Employers love my kids because they know how to work and do not take anything for granted. Many have said, “I will give anybody with the last name Juneau a job.”

Large families strengthen the basic foundations of our society. They live lives of greater interconnectedness. If you don’t have a lot of money, you’re not an island unto yourself. You learn how to share and barter both skills and things with others. My children who go to college or university adapt well to communal life in a dorm or a shared house. Just imagine, they already know how to share a bathroom with a lot of other people. They know how to get along with opposite personalities, how to give and take. For starters, they know how to cook and clean up after themselves.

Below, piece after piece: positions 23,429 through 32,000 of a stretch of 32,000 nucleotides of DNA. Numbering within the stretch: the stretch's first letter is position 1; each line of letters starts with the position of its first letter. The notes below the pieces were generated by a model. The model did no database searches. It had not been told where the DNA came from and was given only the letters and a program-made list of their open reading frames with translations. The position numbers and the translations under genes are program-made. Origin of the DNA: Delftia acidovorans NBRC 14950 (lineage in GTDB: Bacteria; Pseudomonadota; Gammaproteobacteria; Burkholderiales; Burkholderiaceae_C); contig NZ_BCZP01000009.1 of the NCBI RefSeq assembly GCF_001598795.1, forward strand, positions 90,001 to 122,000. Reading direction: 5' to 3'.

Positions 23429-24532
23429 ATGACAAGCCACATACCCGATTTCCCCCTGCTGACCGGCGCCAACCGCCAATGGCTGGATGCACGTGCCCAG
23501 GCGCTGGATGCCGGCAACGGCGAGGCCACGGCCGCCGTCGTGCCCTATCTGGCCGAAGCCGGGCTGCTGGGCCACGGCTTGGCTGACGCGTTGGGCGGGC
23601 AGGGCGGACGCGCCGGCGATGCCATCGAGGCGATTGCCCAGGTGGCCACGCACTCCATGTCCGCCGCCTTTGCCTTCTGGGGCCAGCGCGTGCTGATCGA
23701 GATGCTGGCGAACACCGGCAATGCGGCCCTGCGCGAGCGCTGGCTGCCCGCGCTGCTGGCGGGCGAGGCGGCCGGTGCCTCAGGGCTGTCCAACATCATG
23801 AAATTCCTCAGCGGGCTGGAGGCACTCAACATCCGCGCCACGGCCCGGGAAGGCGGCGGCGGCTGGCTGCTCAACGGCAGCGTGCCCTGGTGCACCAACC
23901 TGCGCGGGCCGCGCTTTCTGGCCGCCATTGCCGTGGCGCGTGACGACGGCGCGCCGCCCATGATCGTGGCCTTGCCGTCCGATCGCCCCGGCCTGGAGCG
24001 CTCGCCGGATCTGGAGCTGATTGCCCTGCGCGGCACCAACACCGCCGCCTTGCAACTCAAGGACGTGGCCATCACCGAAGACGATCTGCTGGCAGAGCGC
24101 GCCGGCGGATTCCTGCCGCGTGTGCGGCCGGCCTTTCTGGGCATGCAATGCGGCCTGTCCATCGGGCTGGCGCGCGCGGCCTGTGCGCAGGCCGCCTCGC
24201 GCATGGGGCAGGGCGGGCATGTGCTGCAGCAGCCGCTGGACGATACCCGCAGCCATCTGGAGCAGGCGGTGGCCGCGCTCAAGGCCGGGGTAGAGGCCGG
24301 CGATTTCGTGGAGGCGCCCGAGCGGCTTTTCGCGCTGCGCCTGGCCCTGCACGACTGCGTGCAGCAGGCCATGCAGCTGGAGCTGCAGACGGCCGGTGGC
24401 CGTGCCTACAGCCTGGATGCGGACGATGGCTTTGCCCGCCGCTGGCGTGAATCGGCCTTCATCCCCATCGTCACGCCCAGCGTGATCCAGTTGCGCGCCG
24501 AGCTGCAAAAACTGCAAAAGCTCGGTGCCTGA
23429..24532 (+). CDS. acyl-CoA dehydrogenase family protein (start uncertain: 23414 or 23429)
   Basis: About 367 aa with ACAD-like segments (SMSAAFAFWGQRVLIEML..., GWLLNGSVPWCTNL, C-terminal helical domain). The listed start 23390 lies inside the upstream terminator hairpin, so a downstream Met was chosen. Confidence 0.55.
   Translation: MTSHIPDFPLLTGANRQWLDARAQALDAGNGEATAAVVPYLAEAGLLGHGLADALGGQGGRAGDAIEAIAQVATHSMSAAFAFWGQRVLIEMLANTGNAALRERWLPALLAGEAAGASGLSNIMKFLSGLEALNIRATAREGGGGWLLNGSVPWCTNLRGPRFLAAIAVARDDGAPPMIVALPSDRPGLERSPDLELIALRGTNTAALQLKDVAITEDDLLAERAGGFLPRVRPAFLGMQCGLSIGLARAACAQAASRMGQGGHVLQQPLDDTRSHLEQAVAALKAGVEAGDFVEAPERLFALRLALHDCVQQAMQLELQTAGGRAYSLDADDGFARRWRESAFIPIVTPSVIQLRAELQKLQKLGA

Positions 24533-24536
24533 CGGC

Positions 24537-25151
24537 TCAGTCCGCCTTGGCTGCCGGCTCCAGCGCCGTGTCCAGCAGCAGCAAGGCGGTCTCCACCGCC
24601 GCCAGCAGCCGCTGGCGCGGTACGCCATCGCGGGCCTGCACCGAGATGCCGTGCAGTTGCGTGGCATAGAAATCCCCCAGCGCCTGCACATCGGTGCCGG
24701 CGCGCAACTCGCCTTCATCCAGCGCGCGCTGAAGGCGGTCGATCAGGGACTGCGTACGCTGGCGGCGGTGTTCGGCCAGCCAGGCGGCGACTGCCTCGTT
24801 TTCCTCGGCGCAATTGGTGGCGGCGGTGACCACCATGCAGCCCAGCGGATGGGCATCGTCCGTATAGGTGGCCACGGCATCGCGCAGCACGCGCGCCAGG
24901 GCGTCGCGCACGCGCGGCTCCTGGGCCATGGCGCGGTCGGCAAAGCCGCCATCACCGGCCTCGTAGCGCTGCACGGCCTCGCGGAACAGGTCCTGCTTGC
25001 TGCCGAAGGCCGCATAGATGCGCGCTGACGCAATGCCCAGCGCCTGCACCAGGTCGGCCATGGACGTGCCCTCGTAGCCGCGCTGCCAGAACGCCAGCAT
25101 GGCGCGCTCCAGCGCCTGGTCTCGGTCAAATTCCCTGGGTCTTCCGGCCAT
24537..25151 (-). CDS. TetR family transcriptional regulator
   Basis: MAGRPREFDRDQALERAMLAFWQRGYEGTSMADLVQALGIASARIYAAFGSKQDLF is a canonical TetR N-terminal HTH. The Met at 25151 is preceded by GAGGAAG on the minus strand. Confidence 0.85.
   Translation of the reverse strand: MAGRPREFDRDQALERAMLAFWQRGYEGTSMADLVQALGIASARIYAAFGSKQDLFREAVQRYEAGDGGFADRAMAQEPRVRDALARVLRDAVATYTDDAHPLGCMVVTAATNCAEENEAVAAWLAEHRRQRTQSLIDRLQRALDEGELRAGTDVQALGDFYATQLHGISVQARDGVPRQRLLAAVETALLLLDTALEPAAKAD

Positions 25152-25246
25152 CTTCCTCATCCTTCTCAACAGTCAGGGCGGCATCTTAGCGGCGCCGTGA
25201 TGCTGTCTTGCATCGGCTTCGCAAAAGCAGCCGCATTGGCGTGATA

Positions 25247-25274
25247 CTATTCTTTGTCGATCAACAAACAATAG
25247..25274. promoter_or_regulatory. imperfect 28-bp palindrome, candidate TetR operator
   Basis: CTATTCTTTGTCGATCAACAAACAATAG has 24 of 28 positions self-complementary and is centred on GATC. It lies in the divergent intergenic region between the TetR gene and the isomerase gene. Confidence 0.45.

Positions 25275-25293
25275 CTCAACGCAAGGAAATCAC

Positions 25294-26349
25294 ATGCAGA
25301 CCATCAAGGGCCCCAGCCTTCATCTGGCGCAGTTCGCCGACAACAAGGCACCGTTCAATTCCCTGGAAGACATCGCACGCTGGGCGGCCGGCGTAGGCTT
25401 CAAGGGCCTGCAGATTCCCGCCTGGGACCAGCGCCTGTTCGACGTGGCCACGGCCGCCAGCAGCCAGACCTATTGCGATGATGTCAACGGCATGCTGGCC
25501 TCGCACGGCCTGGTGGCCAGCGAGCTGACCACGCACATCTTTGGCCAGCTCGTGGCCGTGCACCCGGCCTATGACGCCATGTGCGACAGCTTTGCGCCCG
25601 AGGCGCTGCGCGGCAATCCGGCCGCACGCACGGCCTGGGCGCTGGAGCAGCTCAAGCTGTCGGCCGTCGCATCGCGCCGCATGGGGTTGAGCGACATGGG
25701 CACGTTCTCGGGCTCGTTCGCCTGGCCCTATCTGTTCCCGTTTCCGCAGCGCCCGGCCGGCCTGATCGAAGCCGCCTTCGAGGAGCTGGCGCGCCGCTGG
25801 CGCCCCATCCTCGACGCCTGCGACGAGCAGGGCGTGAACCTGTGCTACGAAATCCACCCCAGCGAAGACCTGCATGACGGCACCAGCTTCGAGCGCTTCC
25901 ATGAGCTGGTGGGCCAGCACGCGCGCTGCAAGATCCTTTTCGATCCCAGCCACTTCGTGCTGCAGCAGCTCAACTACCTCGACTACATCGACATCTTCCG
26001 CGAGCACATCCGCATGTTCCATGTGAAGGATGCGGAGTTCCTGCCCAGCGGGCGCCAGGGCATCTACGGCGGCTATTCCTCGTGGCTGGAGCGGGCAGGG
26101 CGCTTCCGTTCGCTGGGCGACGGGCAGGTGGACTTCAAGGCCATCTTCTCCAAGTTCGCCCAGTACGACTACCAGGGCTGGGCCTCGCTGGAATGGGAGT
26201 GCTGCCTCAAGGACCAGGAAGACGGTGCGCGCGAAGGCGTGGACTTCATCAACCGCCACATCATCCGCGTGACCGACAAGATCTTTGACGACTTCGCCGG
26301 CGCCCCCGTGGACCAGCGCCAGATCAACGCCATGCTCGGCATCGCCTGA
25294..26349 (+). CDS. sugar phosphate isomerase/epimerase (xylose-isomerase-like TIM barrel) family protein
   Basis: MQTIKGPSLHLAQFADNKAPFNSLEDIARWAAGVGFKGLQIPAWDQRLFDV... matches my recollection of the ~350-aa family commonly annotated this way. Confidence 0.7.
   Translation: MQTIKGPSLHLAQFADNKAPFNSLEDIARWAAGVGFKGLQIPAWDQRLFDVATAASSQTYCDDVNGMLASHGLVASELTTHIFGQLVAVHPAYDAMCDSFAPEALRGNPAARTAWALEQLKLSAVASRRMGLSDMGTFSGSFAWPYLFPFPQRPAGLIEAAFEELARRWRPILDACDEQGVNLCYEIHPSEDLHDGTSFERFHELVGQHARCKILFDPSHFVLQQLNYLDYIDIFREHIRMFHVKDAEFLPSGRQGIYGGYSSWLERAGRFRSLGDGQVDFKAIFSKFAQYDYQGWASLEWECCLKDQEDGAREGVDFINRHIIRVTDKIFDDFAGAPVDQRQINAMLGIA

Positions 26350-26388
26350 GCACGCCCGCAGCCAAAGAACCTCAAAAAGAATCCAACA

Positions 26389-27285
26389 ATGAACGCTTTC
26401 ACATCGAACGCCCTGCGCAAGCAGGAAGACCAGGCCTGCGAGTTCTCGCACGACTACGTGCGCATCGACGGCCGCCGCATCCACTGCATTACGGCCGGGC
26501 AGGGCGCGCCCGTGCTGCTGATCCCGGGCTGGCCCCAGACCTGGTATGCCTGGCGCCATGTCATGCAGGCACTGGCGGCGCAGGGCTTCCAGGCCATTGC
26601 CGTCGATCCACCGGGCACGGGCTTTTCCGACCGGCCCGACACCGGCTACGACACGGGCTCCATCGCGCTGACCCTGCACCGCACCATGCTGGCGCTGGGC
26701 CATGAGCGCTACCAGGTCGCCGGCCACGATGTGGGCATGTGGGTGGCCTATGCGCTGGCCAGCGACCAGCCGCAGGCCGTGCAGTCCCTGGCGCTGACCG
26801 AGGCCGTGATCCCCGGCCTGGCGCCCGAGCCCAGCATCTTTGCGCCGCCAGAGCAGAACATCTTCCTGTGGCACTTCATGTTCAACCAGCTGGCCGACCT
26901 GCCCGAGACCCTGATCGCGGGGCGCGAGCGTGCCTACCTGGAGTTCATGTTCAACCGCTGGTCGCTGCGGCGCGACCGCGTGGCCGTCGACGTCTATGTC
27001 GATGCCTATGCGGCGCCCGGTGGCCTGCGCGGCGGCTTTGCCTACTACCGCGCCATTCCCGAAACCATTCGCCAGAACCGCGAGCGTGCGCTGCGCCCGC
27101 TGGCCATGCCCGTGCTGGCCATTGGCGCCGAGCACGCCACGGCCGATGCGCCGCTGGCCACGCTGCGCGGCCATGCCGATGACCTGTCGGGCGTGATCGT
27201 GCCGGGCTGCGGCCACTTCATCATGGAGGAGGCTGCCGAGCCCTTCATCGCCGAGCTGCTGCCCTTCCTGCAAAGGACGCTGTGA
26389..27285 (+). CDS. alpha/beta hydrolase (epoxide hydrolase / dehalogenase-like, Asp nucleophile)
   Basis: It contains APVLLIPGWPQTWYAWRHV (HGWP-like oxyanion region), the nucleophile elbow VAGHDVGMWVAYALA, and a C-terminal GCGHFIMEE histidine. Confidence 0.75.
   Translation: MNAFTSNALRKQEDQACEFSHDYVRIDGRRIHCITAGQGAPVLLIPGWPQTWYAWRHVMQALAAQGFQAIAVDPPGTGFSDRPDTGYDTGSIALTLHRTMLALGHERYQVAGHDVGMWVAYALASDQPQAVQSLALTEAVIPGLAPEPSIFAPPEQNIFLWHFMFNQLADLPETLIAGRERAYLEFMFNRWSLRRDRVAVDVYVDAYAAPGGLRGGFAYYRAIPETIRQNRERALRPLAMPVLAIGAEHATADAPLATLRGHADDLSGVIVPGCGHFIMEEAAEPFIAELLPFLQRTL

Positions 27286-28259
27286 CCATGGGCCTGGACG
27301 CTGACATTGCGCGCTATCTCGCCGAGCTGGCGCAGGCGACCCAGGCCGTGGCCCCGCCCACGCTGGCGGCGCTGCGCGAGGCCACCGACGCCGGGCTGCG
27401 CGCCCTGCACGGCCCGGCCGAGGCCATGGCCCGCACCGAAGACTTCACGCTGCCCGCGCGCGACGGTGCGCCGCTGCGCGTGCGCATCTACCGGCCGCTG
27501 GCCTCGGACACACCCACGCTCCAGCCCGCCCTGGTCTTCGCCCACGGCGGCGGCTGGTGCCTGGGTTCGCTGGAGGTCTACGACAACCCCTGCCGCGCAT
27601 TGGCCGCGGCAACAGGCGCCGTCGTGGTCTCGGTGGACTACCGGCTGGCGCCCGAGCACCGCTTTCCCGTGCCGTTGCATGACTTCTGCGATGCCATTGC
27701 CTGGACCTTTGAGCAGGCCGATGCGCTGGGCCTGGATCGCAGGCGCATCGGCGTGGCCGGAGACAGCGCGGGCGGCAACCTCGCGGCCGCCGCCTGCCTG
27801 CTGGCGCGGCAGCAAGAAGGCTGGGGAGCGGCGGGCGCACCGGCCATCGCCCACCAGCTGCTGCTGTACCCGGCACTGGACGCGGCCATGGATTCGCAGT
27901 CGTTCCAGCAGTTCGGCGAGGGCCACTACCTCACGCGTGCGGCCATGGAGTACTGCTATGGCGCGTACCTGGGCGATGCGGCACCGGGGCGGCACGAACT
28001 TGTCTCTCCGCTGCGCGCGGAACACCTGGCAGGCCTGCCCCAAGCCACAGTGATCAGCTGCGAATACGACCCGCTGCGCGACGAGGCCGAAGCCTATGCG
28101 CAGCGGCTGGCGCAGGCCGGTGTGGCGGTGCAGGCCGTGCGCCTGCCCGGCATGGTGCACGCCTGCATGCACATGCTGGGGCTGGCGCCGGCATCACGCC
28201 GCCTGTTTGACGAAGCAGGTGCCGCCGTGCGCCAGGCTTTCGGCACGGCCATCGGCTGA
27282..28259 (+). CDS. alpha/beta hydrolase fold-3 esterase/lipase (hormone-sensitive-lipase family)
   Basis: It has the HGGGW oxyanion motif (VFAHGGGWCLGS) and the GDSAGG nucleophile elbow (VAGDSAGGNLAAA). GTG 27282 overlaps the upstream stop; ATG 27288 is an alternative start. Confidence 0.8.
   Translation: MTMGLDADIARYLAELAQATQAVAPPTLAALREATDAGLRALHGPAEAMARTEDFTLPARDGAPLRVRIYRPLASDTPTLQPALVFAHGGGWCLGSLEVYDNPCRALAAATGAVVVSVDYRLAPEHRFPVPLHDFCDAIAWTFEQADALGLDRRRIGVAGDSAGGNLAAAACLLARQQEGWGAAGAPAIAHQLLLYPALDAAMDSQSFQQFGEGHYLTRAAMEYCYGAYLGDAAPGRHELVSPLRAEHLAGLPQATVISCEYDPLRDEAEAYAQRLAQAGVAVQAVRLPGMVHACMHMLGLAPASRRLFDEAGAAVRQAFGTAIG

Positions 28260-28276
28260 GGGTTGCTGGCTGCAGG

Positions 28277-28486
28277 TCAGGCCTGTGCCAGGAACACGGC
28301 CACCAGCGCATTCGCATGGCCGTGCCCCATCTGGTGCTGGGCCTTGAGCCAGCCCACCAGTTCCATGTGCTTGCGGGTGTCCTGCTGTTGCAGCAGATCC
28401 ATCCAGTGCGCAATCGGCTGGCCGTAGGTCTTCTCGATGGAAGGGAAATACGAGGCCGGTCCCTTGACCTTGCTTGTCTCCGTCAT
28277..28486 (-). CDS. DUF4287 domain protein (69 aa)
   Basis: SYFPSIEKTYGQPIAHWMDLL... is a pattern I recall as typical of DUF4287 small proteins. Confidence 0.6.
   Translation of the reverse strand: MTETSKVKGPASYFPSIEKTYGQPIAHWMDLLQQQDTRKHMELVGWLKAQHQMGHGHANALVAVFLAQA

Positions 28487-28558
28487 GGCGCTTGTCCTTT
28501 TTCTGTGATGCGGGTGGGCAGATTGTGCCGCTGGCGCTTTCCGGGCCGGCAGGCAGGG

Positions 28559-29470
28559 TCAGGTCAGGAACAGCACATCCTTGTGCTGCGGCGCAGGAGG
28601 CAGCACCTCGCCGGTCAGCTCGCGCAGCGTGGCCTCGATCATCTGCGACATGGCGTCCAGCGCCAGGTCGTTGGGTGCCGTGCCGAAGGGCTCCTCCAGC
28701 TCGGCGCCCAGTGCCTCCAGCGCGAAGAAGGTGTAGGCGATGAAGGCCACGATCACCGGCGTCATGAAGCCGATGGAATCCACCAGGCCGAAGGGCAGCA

Healthy, large families benefit society. So open your mind and heart the next time you see or hear of one. The condemnation is really hard to handle and totally unjust in a society that loves to call itself open-minded and tolerant.

Bringing Up Bèbè: A Critical Review by Jana Thomas Coffman

bringing up bebeAccording to Pamela Druckerman’s Bringing Up Bèbè, the French not only have us beat in the world of fashion, fine dining, wine, and culture, but they’re better parents as well. Druckerman claims French babies generally sleep through the night by 4 weeks, toddlers in restaurants sit patiently through 4-course meals, and parents set firm boundaries so they can enjoy a café and adult conversation while children amuse themselves quietly in the background. Her essay, “Why French Parents Are Superior,” echoes these same themes. How does Druckerman’s advice relate to AP? Is French parenting really superior?